by Mark Suszko on Dec 6, 2019 at 1:38:06 am
Martin Scorsese riffs on Coppola but with his own signature tracking shots, moody framings and music cues, and it's a delightful three hour master class on making a perfect Mob Movie. The stable of actors picked from his entire oeuvre' is a who-'s who from the genre, but here they approach the script with a craft honed by decades of work inhabiting similar characters and the maturity leads to levels of nuance that are just transcendent. Could all deeze guyz, Marty included, have done this movie as well, a decade earlier? I'd submit it still would have been good, but not *as* good. it's neat how digital makeup and de-aging can let a laster actor really show their mature talents to effect, playing a younger part with the insight of age.
It's good to see Scorsese being given his head a little more and really articulating his own vision with less interference. If Mean Streets was shorthand, this is an essay in long hand that takes all the time it needs to breathe and establish character, setting, plot. It doesn't feel like three hours. it feels like you lived the lead character's life with him.
Re: The Irishman
by Scott Roberts on Dec 6, 2019 at 6:12:47 pm
I wasn't a huge fan of the Irishman, and I normally love Scorsese. I found it kind of dry. I thought Joker was a better Scorsese movie than this. ba-dum-tssss. ☺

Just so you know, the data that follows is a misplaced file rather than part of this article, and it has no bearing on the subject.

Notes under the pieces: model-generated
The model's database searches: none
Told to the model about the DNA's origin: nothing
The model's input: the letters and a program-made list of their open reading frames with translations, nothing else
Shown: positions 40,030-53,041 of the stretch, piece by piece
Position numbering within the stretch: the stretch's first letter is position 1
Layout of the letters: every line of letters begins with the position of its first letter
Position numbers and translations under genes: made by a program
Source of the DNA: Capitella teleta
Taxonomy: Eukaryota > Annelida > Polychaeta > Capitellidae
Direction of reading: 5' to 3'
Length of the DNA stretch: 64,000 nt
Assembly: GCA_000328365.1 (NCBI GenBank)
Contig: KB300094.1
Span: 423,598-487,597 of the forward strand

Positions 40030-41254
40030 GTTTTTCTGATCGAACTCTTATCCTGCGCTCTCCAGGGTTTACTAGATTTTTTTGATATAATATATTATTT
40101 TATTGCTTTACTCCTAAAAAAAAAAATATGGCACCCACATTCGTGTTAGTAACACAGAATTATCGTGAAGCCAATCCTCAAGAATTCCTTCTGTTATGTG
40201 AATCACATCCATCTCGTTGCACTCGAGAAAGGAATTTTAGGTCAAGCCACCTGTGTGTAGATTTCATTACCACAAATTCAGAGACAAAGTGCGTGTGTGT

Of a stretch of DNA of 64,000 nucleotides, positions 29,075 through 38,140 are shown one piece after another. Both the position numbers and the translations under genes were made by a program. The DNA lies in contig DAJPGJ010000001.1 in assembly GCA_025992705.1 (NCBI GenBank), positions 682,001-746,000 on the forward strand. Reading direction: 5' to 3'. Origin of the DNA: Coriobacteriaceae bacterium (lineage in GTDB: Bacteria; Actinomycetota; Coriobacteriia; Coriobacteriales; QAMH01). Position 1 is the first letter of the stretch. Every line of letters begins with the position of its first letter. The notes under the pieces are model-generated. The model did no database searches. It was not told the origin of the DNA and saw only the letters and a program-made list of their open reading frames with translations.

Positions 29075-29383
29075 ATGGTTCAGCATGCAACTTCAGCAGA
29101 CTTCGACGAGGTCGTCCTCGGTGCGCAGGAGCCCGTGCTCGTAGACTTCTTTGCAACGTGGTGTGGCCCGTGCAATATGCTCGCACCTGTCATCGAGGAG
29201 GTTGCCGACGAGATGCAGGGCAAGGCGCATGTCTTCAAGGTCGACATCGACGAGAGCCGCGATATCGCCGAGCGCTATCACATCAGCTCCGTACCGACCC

There were a bunch of scenes I really did like a lot, but there were 3x as many scenes that were totally forgettable. That's probably the case for a lot of movies, but when your movie is 3 and 1/2 hours, the forgettable scenes are more of note. I started watching this at 8pm one night, and with all the stopping and starting and putting my kid to bed in the middle of it, I don't think I finished it until around 1:15 AM. And I was a little tired and fatigued and possibly starting to fall asleep by the end. To be honest, I actually don't even remember the very very end.
So, maybe I didn't give it the most ideal of chances (which is my fault), but also, I have no real desire to commit another 3 and 1/2 hours to giving it a second chance (which is the film's fault).
I think this would have been a potentially amazing movie if Scorsese made it in 1992 and had Goodfellas-like focus.
The digital make-up was mostly interesting, and I look forward to seeing how that technology pans out in the future as it gets better and better. The choice to give De Niro creepy blue eyes was a bad one, though, and had shades of Johnny Depp from his